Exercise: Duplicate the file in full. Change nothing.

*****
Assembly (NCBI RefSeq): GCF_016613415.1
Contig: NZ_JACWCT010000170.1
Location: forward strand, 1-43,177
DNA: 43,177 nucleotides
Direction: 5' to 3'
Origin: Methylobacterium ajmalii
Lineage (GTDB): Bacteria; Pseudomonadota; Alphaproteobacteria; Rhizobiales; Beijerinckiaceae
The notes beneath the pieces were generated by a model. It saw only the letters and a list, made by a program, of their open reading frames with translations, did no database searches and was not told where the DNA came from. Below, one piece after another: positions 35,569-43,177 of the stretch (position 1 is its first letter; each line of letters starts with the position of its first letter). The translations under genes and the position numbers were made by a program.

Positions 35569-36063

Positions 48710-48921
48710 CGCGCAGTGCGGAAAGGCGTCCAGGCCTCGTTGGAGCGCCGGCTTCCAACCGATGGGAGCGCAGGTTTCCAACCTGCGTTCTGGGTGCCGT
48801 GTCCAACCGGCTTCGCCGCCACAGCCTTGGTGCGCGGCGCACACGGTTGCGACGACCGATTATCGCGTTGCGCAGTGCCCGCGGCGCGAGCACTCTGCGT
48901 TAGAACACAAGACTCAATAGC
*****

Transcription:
Assembly (NCBI RefSeq): GCF_016613415.1
Contig: NZ_JACWCT010000170.1
Location: forward strand, 1-43,177
DNA: 43,177 nucleotides
Direction: 5' to 3'
Origin: Methylobacterium ajmalii
Lineage (GTDB): Bacteria; Pseudomonadota; Alphaproteobacteria; Rhizobiales; Beijerinckiaceae
The notes beneath the pieces were generated by a model. It saw only the letters and a list, made by a program, of their open reading frames with translations, did no database searches and was not told where the DNA came from. Below, one piece after another: positions 35,569-43,177 of the stretch (position 1 is its first letter; each line of letters starts with the position of its first letter). The translations under genes and the position numbers were made by a program.

Positions 35569-36063

Positions 48710-48921
48710 CGCGCAGTGCGGAAAGGCGTCCAGGCCTCGTTGGAGCGCCGGCTTCCAACCGATGGGAGCGCAGGTTTCCAACCTGCGTTCTGGGTGCCGT
48801 GTCCAACCGGCTTCGCCGCCACAGCCTTGGTGCGCGGCGCACACGGTTGCGACGACCGATTATCGCGTTGCGCAGTGCCCGCGGCGCGAGCACTCTGCGT
48901 TAGAACACAAGACTCAATAGC